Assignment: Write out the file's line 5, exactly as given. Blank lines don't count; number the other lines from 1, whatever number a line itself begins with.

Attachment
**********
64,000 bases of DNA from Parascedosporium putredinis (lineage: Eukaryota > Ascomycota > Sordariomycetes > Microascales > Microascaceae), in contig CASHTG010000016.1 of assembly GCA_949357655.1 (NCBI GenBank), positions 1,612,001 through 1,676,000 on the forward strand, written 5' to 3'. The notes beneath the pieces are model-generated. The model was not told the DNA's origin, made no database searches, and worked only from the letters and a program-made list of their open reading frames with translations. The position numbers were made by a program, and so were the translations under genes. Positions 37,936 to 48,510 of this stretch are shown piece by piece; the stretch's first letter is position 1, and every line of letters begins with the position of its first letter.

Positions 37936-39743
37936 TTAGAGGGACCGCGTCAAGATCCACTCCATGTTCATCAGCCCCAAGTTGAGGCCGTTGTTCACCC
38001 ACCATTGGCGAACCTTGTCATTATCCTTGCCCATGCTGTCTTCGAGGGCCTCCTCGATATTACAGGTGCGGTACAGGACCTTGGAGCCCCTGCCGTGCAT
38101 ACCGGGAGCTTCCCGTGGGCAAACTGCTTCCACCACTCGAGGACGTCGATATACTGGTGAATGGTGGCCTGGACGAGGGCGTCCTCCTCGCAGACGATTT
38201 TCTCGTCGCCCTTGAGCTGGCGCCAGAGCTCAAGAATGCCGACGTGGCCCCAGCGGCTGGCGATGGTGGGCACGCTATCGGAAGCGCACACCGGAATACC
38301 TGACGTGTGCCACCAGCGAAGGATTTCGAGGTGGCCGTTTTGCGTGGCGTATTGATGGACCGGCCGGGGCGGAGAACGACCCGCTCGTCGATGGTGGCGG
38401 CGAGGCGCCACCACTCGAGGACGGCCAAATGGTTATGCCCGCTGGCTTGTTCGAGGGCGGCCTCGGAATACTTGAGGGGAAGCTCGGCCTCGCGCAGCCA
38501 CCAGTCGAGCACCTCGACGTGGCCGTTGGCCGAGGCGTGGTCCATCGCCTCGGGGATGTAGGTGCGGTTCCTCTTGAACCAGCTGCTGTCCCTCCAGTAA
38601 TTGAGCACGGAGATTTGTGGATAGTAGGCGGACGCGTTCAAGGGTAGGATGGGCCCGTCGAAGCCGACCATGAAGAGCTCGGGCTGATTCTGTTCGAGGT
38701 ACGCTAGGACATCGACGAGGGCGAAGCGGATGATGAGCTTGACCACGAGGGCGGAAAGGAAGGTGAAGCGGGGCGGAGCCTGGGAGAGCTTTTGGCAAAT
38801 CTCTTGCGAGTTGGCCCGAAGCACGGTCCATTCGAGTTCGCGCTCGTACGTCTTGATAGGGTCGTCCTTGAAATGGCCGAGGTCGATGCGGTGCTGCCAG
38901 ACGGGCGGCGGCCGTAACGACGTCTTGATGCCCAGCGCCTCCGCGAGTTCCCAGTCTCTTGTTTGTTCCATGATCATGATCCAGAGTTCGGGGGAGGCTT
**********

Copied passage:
38101 ACCGGGAGCTTCCCGTGGGCAAACTGCTTCCACCACTCGAGGACGTCGATATACTGGTGAATGGTGGCCTGGACGAGGGCGTCCTCCTCGCAGACGATTT